The Federal Reserve's favored inflation gauge slowed sharply last month, an encouraging sign in the Fed's yearlong effort to cool price pressures through steadily higher interest rates.
2 days ago
FILE - The OpenAI logo is seen on a mobile phone in front of a computer screen displaying output fr...
Associated Press

Musk, scientists call for halt to AI race sparked by ChatGPT

Are tech companies moving too fast in rolling out powerful artificial intelligence technology that could one day outsmart humans?
3 days ago
Associated Press

Starbucks leader grilled by Senate over anti-union actions

Longtime Starbucks CEO Howard Schultz faced sharp questioning Wednesday before the Senate Health, Education, Labor and Pensions Committee
4 days ago
FILE - The overdose-reversal drug Narcan is displayed during training for employees of the Public H...
Associated Press

FDA approves over-the-counter Narcan; here’s what it means

The U.S. Food and Drug Administration on Wednesday approved selling naloxone without a prescription, the first over-the-counter opioid treatment.
4 days ago
FILE - A Seattle police officer walks past tents used by people experiencing homelessness, March 11...
Associated Press

Seattle, feds seek to end most oversight of city’s police

  SEATTLE (AP) — The U.S. Justice Department and Seattle officials asked a judge Tuesday to end most federal oversight of the city’s police department, saying its sustained, decade-long reform efforts are a model for other cities whose law enforcement agencies face federal civil rights investigations. Seattle has overhauled virtually all aspects of its police […]
5 days ago
capital gains tax budgets...
Associated Press

Washington moves to end child sex abuse lawsuit time limits

People who were sexually abused as children in Washington state may soon be able to bring lawsuits against the state, schools or other institutions for failing to stop the abuse, no matter when it happened.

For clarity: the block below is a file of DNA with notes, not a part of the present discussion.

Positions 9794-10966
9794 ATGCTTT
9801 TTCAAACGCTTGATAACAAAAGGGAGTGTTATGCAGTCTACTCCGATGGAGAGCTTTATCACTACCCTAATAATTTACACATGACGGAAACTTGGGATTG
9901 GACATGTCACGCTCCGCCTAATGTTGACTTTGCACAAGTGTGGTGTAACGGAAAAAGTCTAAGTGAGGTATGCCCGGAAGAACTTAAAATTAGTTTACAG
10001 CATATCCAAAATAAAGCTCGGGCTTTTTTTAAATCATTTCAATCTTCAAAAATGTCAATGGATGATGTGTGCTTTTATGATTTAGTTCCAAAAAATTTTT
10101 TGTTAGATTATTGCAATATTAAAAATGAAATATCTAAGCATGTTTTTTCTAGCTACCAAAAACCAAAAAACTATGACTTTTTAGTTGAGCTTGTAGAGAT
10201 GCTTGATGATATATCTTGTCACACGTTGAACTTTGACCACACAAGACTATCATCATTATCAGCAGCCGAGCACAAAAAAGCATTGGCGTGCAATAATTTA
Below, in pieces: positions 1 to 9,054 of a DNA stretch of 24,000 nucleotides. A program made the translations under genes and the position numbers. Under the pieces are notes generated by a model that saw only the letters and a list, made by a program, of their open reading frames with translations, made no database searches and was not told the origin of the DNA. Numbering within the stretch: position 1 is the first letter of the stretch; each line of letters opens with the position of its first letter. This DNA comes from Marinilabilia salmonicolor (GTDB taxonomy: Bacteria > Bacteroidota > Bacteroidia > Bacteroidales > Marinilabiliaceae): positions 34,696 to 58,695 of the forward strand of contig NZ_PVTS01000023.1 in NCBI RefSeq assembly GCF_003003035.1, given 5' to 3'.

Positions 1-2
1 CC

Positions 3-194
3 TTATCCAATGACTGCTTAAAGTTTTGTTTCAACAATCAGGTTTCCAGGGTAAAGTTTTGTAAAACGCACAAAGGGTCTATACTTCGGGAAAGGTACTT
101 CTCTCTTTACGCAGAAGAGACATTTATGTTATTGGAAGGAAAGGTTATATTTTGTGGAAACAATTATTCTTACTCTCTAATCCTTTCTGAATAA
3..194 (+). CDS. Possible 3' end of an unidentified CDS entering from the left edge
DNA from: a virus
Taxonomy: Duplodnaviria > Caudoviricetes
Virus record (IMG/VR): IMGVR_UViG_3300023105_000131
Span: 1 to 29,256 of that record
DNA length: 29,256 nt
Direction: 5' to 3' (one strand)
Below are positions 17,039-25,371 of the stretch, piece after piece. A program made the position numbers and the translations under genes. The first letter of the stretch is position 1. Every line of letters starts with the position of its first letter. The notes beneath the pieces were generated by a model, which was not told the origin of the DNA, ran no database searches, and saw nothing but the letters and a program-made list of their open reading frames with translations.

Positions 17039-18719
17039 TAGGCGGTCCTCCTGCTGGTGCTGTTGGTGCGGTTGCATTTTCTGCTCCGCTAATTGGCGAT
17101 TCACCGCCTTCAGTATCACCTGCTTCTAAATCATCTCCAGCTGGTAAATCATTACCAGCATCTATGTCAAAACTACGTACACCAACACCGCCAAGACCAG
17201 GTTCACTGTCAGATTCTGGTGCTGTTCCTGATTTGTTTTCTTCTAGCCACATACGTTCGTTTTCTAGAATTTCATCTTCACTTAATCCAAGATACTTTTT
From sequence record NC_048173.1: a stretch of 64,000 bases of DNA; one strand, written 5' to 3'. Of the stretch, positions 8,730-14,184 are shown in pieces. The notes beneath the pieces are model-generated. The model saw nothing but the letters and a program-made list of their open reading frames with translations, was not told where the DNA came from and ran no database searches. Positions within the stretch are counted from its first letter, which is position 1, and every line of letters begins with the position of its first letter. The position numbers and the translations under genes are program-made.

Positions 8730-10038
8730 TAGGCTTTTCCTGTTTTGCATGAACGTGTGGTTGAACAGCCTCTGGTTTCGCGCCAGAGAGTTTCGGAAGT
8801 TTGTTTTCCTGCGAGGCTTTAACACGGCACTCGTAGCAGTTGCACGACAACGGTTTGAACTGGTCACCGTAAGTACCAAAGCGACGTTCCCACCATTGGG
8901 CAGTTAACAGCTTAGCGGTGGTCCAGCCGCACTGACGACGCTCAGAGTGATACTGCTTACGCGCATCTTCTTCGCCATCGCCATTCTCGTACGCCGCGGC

5 days ago

Sponsored Articles

Compassion International...

Brock Huard and Friends Rally Around The Fight for First Campaign

Professional athletes are teaming up to prevent infant mortality and empower women at risk in communities facing severe poverty.
Emergency Preparedness...

Prepare for the next disaster at the Emergency Preparedness Conference

Being prepared before the next emergency arrives is key to preserving businesses and organizations of many kinds.
SHIBA volunteer...

Volunteer to help people understand their Medicare options!

If you’re retired or getting ready to retire and looking for new ways to stay active, becoming a SHIBA volunteer could be for you!
safety from crime...

As crime increases, our safety measures must too

It's easy to be accused of fearmongering regarding crime, but Seattle residents might have good reason to be concerned for their safety.
Comcast Ready for Business Fund...
Ilona Lohrey | President and CEO, GSBA

GSBA is closing the disparity gap with Ready for Business Fund

GSBA, Comcast, and other partners are working to address disparities in access to financial resources with the Ready for Business fund.

Medicare open enrollment is here and SHIBA can help!

The SHIBA program – part of the Office of the Insurance Commissioner – is ready to help with your Medicare open enrollment decisions.
Chinese man gets over 4 years in prison for pandemic fraud